Lebanon's bitter civil war stirred up more than hatred. It stirred up the poorly planned streets and buildings of modern Beirut and uncovered an archaeological treasure trove throughout the country.
Archaeologists now face a threat to one of the most important sites in the world not just from renewed fighting and Israeli shelling but from thieves and the developers.
Some archaeological treasures from other parts of the country were sold abroad during the war while others were stored in a mountain castle by one of Lebanon's warlords. Their fate, too, is a subject of bitter controversy.
One visitor drawn to Lebanon by its new-found archaeological wealth was Viscount John Julius Norwich, once a diplomat based at the British Embassy in Beirut, now a historian, chairman of the Venice in Peril fund and co-chairman of the World Monuments Fund.
Lord Norwich was in Lebanon before the Israelis responded to Hezbollah missile attacks to prepare for a lecture this week on the finds at the Royal Geographical Society; while there he lectured on the Byzantine Empire at the American University of Beirut.
It had long been suspected that treasures lay beneath the intense and effectively unregulated building of the 1950s and 1960s. But war and subsequent excavations by Solidere, the company which is rebuilding the city, showed that there was more than anyone had realised. Finds included Byzantine floor mosaics, wonderfully preserved Phoenician city walls, and the skeleton of a three-year-old girl buried in about 1700 bc.
For Lebanon, preserving all this is more than a duty to history. It is also a matter of survival. The government is united on only one thing: the belief that Lebanon's future lies in tourism. The only alternative is to sell water at inflated prices to the country's two powerful but parched neighbours, Israel and Syria; and this would not, in the long term, be wise.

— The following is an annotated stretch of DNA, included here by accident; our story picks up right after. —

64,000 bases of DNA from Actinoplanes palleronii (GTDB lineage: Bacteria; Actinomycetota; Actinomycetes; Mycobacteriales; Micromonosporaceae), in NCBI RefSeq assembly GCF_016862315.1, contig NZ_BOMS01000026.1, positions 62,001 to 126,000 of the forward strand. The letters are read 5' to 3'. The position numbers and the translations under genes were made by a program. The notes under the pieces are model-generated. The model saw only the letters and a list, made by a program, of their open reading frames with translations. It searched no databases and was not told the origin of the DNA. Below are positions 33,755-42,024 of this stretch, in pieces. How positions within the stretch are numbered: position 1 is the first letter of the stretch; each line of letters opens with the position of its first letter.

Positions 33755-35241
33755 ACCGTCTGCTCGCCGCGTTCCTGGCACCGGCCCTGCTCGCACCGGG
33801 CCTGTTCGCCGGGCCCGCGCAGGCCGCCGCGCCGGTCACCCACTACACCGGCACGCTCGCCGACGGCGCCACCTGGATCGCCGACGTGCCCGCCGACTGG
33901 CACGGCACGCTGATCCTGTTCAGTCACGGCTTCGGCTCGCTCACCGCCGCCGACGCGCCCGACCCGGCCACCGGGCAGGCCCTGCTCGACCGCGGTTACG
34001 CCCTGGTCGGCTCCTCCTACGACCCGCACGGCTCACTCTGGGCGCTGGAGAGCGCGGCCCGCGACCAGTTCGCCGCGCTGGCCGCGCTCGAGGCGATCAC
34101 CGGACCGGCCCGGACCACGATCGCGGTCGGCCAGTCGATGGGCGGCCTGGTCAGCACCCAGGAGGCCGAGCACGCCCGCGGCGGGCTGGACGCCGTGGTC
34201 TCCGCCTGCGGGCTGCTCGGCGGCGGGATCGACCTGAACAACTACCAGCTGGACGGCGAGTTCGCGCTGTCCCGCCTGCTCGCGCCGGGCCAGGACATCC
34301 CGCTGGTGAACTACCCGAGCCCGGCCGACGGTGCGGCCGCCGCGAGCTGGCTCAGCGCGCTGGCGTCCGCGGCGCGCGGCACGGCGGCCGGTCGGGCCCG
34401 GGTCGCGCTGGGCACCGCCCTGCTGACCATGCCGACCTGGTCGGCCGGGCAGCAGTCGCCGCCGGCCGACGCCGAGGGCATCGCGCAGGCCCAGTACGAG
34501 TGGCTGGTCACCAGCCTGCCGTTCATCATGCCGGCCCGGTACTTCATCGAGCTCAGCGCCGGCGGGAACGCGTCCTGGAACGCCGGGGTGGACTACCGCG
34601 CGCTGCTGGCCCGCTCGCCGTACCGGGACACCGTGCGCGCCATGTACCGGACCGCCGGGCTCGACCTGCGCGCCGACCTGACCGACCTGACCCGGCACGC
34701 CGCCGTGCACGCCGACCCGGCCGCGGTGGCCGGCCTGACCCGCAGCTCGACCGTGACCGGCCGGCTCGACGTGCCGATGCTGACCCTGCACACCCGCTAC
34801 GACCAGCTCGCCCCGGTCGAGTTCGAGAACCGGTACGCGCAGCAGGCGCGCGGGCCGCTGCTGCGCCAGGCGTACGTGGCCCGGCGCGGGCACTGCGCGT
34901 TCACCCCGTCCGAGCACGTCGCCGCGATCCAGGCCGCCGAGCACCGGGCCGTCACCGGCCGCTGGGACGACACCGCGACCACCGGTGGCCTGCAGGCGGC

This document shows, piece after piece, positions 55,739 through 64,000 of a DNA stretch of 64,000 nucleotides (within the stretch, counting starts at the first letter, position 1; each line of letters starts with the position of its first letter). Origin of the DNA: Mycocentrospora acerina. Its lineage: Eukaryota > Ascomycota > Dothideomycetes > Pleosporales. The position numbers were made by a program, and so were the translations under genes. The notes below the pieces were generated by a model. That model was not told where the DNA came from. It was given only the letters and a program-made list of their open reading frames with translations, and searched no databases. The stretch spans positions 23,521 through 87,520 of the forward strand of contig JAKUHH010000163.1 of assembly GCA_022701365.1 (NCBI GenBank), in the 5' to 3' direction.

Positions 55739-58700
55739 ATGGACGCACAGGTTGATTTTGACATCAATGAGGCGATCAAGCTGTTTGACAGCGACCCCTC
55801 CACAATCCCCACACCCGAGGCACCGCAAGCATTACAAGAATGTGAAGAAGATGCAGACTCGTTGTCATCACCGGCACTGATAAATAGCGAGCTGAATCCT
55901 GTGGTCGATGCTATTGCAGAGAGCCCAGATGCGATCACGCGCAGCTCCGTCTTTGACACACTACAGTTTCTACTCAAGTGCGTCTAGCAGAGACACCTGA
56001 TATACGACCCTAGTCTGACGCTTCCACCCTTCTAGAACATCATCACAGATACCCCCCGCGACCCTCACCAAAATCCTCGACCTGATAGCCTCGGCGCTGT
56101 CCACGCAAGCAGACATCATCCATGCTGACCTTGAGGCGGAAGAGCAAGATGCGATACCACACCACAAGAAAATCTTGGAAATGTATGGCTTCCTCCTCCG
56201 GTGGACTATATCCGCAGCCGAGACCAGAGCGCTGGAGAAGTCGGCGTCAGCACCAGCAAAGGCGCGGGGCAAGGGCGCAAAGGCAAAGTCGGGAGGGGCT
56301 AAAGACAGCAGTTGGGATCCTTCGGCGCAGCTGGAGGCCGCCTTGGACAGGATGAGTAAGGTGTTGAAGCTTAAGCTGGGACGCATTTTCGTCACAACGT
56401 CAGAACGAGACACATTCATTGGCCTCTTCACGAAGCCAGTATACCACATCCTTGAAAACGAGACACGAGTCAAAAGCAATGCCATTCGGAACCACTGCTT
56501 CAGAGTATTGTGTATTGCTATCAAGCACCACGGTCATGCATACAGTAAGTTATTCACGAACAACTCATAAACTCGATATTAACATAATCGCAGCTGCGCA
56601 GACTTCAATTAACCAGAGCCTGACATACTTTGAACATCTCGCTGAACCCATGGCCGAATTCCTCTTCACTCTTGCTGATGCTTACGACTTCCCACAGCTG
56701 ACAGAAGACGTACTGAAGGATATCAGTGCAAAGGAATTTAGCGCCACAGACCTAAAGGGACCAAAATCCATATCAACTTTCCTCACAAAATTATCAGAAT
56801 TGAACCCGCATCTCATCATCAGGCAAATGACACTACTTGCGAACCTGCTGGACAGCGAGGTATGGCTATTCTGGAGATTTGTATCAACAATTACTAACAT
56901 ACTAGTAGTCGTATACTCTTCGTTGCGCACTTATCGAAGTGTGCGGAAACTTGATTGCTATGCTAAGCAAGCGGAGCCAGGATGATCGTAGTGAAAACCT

The existence of some of the finest archaeological sites in the world will be a key weapon in the battle to turn Lebanon back into the tourist Mecca it once was.
One of those with most to gain is Myrna Boustani, proprietor of Beirut's most splendid hotel, the Al Bustan. She says: "The people here think you are obscene to make a fuss about an old temple when their children have been killed."
Ramez Maluf of Solidere says: "Not a day passes but there is a lot of discussion about archaeology in the Lebanese press."
Solidere was formed on May 5 1994 with $1 billion to rebuild 1.8 million square metres in the centre of Beirut - the Beirut Central District. It raised the necessary $1 billion on the private market, mostly from Arab sources. Neither the Lebanese government nor other Arab governments had any money for the project, though prime minister Rafic Hariri, who is personally one of the richest men in the Middle East, is the biggest single shareholder.
Solidere pays for the archaeologists. Whole city blocks, earmarked for bulldozing, have been turned into holes in the ground - and then left, while archaeologists get to work. Solidere gives them six months, after which they have to make a case for an extension.
Helga Seeden, professor of eastern archaeology at the AUB, leads one of the biggest digs, an area the size of a football field where the souks used to stand. Her 50 archaeologists, half of them British, are removing and cataloguing everything they find, against the clock. When her six months were up in December she asked for another six months, which was granted. She feels under pressure, she says, because every day she holds up the bulldozers costs Solidere money, and her team is working night and day to catalogue what they find.
Some archaeologists say that inadequate time is allowed, and some British archaeologists have even claimed that the sites are so special that they should be left as they are in the centre of the city, with nothing built on them. But Ramez Maluf says: "The finds are now so great that the idea of a limited archaeological area is no longer relevant."
Most Lebanese historians agree with Lord Norwich, who declared himself satisfied that Solidere is doing everything that can reasonably be expected to preserve the archaeological treasures it uncovers every day.
He points out that Solidere is doing much more than developers in London are willing to do when they uncover treasures like the Rose Theatre.